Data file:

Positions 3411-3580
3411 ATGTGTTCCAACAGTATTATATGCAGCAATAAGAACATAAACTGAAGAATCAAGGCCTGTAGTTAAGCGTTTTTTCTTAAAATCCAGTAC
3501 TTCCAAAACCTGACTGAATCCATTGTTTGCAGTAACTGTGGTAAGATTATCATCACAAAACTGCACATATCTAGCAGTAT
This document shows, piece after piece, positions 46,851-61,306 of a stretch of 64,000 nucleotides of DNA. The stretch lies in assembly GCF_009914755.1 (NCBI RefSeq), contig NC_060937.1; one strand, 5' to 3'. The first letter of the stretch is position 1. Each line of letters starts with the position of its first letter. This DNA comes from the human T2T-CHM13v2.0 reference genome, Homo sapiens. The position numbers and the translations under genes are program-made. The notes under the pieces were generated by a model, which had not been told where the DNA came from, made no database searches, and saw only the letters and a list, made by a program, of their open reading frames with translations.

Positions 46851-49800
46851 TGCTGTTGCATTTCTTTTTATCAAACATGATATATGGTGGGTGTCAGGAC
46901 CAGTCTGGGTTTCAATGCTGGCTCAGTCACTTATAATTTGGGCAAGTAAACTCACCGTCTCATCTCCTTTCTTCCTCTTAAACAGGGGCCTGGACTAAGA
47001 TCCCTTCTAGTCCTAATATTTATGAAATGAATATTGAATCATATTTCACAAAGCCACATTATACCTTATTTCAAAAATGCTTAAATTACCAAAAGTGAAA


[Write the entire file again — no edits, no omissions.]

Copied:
Positions 3411-3580
3411 ATGTGTTCCAACAGTATTATATGCAGCAATAAGAACATAAACTGAAGAATCAAGGCCTGTAGTTAAGCGTTTTTTCTTAAAATCCAGTAC
3501 TTCCAAAACCTGACTGAATCCATTGTTTGCAGTAACTGTGGTAAGATTATCATCACAAAACTGCACATATCTAGCAGTAT
This document shows, piece after piece, positions 46,851-61,306 of a stretch of 64,000 nucleotides of DNA. The stretch lies in assembly GCF_009914755.1 (NCBI RefSeq), contig NC_060937.1; one strand, 5' to 3'. The first letter of the stretch is position 1. Each line of letters starts with the position of its first letter. This DNA comes from the human T2T-CHM13v2.0 reference genome, Homo sapiens. The position numbers and the translations under genes are program-made. The notes under the pieces were generated by a model, which had not been told where the DNA came from, made no database searches, and saw only the letters and a list, made by a program, of their open reading frames with translations.

Positions 46851-49800
46851 TGCTGTTGCATTTCTTTTTATCAAACATGATATATGGTGGGTGTCAGGAC
46901 CAGTCTGGGTTTCAATGCTGGCTCAGTCACTTATAATTTGGGCAAGTAAACTCACCGTCTCATCTCCTTTCTTCCTCTTAAACAGGGGCCTGGACTAAGA
47001 TCCCTTCTAGTCCTAATATTTATGAAATGAATATTGAATCATATTTCACAAAGCCACATTATACCTTATTTCAAAAATGCTTAAATTACCAAAAGTGAAA